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ROMAN CONTEMPLATIONS (5 of 12)

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Beliefs of the Druids

Some Romans accepted accept the Druidism of Rome's traditional enemy, the Gauls. Augustus Caesar found it necessary to forbid Druid practices among Roman citizens in Gaul. His successor, Tiberius, had the Senate decree a ban on Druid practices altogether. Druidism was seen as an enemy religion and subversive.

The Druids were Celts, whom the Romans called Gauls. They lived in the southern half of Germany, the Netherlands, parts of Poland, Russia, a part of Spain and in Britannia (Britain) and Ireland. They were an Indo-European people, at least in language. They were craftsmen and traders with coinage. Theirs was an iron civilization. They put decoration on their swords, helmets and brooches and participated in lavish burials for their dead. They have been described as a confident people, with some among them possessing swagger and some possessing elegance.

The Celts were polytheistic and animist. They participated in animal and human sacrifices. They believed that spirits permeated all aspects of what people today call nature. The Celts viewed hill tops, streams and lakes as sacred. They saw fire as a cleansing spirit, and like just about everybody else they are believed to have had purification rituals. Wikipedia describes two bonfires side by side with people walking between the fires as a ritual of purification. "Sometimes," adds the author of this article, "cattle and other livestock would be driven between the fires, as well."

The Druids among the Celts have been described as priests with some authority alongside kings. The Druids have also been described as healers. They have been described as ambassadors in time of war, and the website "British Express" describes the Druids as holding together Celtic culture, but not as a hereditary caste. Wikipedia describes the Druids as having "enjoyed exemption from military service as well as from payment of taxes."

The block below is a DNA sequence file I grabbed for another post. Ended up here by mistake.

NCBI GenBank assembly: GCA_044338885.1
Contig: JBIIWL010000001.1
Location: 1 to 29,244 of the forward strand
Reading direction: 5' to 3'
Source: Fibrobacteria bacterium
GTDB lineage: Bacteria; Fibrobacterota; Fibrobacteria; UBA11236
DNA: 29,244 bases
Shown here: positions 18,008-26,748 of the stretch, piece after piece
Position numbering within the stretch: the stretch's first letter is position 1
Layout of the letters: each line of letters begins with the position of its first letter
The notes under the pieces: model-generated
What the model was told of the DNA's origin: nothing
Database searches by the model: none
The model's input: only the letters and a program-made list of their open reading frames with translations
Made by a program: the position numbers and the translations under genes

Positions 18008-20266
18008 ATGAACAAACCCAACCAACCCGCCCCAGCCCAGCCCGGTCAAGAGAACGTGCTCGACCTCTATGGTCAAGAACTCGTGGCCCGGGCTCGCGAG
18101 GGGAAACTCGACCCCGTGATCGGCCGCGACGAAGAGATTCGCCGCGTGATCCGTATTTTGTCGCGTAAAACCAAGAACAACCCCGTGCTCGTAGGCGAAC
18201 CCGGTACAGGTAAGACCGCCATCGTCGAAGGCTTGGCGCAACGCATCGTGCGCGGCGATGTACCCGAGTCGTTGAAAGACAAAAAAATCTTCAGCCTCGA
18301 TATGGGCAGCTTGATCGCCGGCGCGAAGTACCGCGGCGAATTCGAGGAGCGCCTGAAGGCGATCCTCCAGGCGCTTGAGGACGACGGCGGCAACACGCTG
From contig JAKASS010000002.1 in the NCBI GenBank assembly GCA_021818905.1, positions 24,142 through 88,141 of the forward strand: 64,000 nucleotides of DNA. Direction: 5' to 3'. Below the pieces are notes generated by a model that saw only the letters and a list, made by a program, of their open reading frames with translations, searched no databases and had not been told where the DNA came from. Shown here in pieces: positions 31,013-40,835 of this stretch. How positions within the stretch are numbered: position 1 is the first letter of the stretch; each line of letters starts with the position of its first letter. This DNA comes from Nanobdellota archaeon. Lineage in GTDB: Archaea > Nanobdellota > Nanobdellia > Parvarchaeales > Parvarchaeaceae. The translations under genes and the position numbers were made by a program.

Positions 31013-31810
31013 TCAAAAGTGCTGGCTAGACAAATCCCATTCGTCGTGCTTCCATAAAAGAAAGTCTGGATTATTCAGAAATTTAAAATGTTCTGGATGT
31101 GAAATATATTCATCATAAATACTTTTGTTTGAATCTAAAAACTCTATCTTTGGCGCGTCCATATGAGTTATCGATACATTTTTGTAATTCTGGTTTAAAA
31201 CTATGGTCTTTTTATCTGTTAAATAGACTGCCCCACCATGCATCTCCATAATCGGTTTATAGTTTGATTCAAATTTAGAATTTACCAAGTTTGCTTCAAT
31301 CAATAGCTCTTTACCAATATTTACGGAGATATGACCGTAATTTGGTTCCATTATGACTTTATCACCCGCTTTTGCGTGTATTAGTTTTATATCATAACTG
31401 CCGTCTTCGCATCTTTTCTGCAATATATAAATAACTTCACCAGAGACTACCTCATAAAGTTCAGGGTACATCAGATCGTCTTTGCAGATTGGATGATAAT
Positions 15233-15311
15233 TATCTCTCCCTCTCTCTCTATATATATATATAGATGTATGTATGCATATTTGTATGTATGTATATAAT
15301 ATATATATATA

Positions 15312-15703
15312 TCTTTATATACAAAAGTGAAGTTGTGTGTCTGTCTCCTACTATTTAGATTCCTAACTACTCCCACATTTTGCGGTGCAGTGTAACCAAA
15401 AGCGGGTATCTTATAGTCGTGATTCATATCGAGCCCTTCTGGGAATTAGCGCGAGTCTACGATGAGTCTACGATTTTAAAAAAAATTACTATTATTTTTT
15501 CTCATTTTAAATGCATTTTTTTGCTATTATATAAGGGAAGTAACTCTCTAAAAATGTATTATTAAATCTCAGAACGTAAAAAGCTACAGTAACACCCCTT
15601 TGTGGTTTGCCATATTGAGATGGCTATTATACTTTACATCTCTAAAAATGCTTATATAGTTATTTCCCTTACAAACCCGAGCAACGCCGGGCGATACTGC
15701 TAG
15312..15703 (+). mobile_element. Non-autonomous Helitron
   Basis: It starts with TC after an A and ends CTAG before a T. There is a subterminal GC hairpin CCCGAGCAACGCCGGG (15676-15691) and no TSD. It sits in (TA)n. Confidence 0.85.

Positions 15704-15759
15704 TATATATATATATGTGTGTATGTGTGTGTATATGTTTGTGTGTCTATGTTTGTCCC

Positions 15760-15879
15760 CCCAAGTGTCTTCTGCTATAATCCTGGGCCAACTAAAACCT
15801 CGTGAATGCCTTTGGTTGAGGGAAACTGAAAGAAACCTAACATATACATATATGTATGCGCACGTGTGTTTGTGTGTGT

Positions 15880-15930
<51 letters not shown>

In his book, A Brief History of the Druids, Peter Berresford Ellis writes that, "There is no support at all for Caesar's contention that in Celtic society 'the (ordinary) people are treated almost like slaves' and that only the Druids and the warrior class had any rights at all." Celtic societies were more communal than Roman society. Celts did not rule each other with the authoritarianism that existed in societies divided between wealthy aristocracies and poor common people. Women were treated more as equals, and Druids were both male and female.

As guardians of religion, the Druids were in charge of religious schools, where study involved memorizing. There was no writing. They were still in the oral tradition. It is written that it could take up to twenty years of learning to become a Druid. Peter Berresford Ellis quotes Caesar:

With regard to their actual course of studies, the main object of all education is, in their opinion, to imbue their scholars with a firm belief in the indestructibility of the human soul, which, according to their belief, merely passes at death from one tenement to another; for by such doctrine alone, they say, which robs death of all its terrors, can the highest form of human courage be developed. Subsidiary to the teachings of this main principle, they hold various lectures and discussions on astronomy, on the extent and geographical distribution of the globe, on the different branches of natural philosophy, and on many problems connected with religion. note31

When the Romans fought to conquer the British Isles – which they never did completely – they extended their hostility toward the Druids there. In year 60 CE, Rome's governor in England, Suetonius, attacked the known heartland of the Druids, the island of Anglesey. But the Druids survived. The question of exterminating Druids continued with Roman expansion in years that followed.

When the Romans fought to conquer the British Isles – which they never did completely – they extended their hostility toward the Druids there. In year 60 CE, Rome's governor in England, Suetonius, attacked the known heartland of the Druids, the island of Anglesey. But the Druids survived. The question of exterminating Druids continued with Roman expansion in years that followed.

According to Peter Berresford Ellis, when Christianity first arrived in England the Druids merged with the new Christianized culture, "some even becoming priests of the new religion and continuing as an intellectual class." Ellis writes that law codified in 438 in Christianized Ireland gave recognition to Druids, which "gives authority to the idea that they were not suppressed nor did they disappear with the onset of Christianity."

Sources

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